PACSA facilitates a conversation by Health Care Monitors
Category : Archived News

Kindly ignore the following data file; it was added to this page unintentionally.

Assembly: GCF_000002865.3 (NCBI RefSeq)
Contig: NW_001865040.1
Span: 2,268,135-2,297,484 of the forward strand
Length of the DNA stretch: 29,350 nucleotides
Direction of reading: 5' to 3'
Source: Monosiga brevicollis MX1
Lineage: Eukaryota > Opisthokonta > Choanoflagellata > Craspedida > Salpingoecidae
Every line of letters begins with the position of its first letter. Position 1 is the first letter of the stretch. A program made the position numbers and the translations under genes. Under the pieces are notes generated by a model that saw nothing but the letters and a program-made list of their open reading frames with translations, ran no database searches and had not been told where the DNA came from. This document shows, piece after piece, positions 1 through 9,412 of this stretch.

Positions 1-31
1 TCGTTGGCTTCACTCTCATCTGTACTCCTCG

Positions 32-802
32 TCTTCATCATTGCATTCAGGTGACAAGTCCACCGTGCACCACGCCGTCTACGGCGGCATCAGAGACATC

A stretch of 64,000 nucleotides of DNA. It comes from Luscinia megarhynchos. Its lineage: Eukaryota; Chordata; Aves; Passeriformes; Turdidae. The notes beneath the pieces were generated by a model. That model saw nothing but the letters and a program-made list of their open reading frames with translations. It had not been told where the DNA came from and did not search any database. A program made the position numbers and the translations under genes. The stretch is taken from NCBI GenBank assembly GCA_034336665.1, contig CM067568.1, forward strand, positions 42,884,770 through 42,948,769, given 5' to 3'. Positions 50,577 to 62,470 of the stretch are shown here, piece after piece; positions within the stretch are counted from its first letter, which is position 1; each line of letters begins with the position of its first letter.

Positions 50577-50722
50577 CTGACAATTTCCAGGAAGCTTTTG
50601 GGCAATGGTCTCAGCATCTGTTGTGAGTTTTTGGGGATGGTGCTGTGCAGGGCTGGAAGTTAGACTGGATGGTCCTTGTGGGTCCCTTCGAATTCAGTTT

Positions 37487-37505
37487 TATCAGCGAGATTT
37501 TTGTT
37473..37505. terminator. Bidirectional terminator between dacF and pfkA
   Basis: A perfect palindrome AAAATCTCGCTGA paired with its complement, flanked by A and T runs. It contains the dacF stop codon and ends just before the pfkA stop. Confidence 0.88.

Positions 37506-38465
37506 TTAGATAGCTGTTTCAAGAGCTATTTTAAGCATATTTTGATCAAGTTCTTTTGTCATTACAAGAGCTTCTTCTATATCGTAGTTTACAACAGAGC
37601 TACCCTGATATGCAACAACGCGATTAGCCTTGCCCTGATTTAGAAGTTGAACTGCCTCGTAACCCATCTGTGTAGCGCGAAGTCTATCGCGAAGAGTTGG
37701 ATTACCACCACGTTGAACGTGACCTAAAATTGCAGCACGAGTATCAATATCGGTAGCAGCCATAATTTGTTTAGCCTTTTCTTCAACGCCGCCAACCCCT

On the 19th February 2016 PACSA, supported by Oxfam Australia, facilitated a monitoring exchange conversation between four different organisations actively involved in monitoring public health clinics. The organisations included: The AIDS Legal Network (Cape Town), Project Empower (Durban), The National Health Insurance Research Team (Pietermaritzburg), and Hilton Valley Health and Development Organisation (Howick).The objective of the exchange was to create a space for monitors actively involved and experienced in monitoring to talk to one another directly about their work, how they do it, what they are observing in the clinics and how they use the outputs of these observations for advocacy. The idea was that together, through these conversations we could look at how to strengthen our advocacy and explore possibilities of further joint learning, support, solidarity and possible collaboration. From a methodological perspective, PACSA also hoped to deepen our learning on how to organise a space where those with experience speak to others with experience- to optimise the value around the work they do and how to improve it. The exchange conversation opened up the space to broaden understanding around the work that each of the organisations do and the different modes of observation. Similarities existed in what groups were noticing in the clinics and provided space to start questioning the structural nature of public health care in South Africa. It was however in the methodologies employed in collecting data, how the data was documented, reflected upon and how the data was used for advocacy as well as the mode of advocacy that became, for PACSA and the NHI Research Team, the most instructive. We noticed that the separation of data collection from advocacy in the clinics was important for credibility of data; and that careful documentation provided a stronger foundation for quality advocacy. We noticed that careful reflection on the data provided possibilities for theory making and seeing the ‘bigger picture’. Additionally, regarding how groups ‘did advocacy’, we noticed that most groups advocated directly in the clinics e.g. confronting dignity or rights violations where they happened or holding meetings with clinic matrons to resolve matters. Here it was questioned whether these practices were useful in events where matrons and nurses did not actually have power to resolve problems on site; hence such advocacy could compromise relationships and further frustrate and exacerbate challenges. In this regard, it was found that advocacy might be more effective if more work was done in identifying who holds power to change the situation and that thereafter advocacy is targeted with more nuance – whether at clinic level or higher up at District Management. A final observation was the burden placed on monitors to do their work – that the health and wellbeing of monitors was critical; and that more attention needed to be placed on the psychosocial and health impact of the actual work on the bodies and minds of monitors. The experience of creating a space for monitors to talk directly to monitors provided numerous lessons on how to organise such a focused conversation. Critically we found that the selection process of who becomes involved and how/and who speaks in these spaces provides the foundation for a valuable conversation. We found that we have to work harder to protect these spaces for people on the ground – whose voice talks directly to experience; to have their own spaces to reflect on their work. In conclusion, we found that exchange conversations with various organisations actively working in the same area provides enormous opportunities for learning and strengthening individual work; whilst opening up possibilities for future solidarity.